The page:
Imagine a form of nuclear energy with greater output and virtually no safety issues.
Such is the promise of liquid flouride thorium reactors (LFTRs), and we’ve had several past interviews with thorium expert Kirk Sorensen to discuss their potential:
- Much safer – No risk of environmental radiation contamination or plant explosion (e.g., Chernobyl, Fukushima, Three Mile Island)
- Much more efficient at producing energy – Over 90% of the input fuel would be tapped for energy, vs. <1% in today’s reactors
- Less waste-generating – Most of the radioactive by-products would take days/weeks to degrade to safe levels, vs. decades/centuries
- Much cheaper – Reactor footprints and infrastructure would be much smaller and could be constructed in modular fashion
- More plentiful – LFTR reactors do not need to be located next to large water supplies, as current plants do
- Less controversial – The byproducts of the thorium reaction are pretty useless for weaponization
- Longer-lived – Thorium is much more plentiful than uranium and is treated as valueless today. There is virtually no danger of running out of it given LFTR plant efficiency
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Kirk returns to the podcast this week to update us on the current state of thorium power. The bad news is that it still remains a theoretical concept; no operational reactor has been deployed yet — even as a prototype. But, as Kirk details, we have good “line of sight” on the science to build one — so, at this point, the limiting factor is mostly funding. In a world of privately-funded space travel, such a gating obstacle shouldn’t remain for long.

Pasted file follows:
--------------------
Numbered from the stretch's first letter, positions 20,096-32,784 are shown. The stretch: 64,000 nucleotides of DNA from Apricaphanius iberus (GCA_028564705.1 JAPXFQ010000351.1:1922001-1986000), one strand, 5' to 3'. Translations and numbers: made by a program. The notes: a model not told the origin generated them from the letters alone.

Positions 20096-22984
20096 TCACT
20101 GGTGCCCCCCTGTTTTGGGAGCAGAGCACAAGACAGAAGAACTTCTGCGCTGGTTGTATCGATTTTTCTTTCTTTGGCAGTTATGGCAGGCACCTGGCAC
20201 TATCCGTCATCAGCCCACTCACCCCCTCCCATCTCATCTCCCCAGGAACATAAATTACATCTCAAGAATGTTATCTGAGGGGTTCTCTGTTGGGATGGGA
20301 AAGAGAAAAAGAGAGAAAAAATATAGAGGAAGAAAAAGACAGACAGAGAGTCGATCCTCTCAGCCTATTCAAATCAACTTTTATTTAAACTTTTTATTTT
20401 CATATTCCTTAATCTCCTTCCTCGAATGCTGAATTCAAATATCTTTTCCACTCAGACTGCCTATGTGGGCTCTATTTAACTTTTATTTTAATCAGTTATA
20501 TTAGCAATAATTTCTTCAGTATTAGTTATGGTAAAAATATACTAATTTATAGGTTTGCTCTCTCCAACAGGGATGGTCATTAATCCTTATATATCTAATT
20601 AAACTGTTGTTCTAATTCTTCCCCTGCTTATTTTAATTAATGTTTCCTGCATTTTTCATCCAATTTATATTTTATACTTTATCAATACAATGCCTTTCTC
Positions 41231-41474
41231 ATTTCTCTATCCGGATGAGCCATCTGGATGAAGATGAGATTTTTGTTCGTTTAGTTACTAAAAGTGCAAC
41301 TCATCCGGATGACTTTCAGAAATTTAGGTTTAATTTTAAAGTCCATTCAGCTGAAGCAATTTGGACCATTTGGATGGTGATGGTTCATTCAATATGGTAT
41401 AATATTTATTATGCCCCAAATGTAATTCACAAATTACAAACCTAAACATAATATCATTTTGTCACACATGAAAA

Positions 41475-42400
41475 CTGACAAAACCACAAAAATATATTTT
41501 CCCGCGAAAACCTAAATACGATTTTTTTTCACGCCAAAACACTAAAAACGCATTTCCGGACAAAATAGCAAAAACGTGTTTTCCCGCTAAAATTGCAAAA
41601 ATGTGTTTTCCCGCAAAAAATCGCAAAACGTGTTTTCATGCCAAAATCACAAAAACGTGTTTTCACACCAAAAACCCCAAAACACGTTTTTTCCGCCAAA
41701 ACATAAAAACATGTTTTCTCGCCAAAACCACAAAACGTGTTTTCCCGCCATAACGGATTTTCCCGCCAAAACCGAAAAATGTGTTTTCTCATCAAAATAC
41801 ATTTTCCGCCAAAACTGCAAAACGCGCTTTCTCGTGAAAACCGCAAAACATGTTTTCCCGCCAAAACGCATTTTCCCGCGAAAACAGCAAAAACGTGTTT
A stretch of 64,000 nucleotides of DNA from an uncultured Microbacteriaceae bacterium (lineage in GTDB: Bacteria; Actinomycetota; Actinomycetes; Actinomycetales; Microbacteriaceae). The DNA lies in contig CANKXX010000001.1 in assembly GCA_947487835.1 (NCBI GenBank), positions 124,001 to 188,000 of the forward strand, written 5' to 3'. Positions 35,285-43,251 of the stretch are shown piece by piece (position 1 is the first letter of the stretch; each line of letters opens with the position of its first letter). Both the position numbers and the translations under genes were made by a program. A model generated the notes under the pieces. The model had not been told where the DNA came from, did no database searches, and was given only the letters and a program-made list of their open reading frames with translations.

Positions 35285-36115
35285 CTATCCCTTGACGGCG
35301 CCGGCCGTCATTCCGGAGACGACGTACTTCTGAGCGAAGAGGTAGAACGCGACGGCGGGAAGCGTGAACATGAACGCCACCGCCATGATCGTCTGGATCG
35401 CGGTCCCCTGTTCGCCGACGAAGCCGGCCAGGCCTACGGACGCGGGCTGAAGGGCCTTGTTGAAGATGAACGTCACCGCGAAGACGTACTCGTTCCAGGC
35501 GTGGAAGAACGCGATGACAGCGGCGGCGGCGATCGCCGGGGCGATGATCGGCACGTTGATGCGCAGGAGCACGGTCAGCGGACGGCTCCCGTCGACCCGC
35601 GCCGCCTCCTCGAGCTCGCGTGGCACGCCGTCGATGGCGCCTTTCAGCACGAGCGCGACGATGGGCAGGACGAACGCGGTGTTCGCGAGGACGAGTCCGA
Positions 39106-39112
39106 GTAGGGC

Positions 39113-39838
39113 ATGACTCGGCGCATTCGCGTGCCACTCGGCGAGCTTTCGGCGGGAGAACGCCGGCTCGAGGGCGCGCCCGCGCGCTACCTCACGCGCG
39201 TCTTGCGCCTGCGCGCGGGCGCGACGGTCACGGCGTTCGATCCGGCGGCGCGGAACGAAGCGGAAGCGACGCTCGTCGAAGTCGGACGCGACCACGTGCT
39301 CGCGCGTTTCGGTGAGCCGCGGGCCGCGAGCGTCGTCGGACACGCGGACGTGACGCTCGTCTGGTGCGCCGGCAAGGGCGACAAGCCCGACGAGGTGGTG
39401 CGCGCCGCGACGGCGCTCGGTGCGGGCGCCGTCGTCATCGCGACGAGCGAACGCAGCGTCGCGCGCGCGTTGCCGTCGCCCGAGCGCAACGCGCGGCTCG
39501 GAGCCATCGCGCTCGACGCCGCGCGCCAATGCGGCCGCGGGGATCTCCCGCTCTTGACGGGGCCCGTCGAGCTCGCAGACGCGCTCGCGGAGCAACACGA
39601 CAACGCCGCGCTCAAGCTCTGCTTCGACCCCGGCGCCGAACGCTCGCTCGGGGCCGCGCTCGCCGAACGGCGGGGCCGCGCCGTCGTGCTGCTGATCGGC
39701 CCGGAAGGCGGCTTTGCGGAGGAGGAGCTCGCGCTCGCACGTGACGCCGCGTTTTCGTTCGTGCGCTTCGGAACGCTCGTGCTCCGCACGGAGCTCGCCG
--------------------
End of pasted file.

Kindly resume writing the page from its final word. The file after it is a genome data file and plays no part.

This is one of the “bright spots” in the technology universe that offers real promise for addressing many of the challenges presented by our global addiction to depleting, pollutive fossil fuels.
Of course, perhaps humanity gaining access to an abundant source of cheap, hi-yielding energy may not be the best thing at this point — as it will enable us to extract and consume the rest of the world’s depleting resources (key minerals, water supplies, developable land, etc) at a much faster rate…
Click the play button below to listen to Chris’ interview with Kirk Sorensen (47m:15s).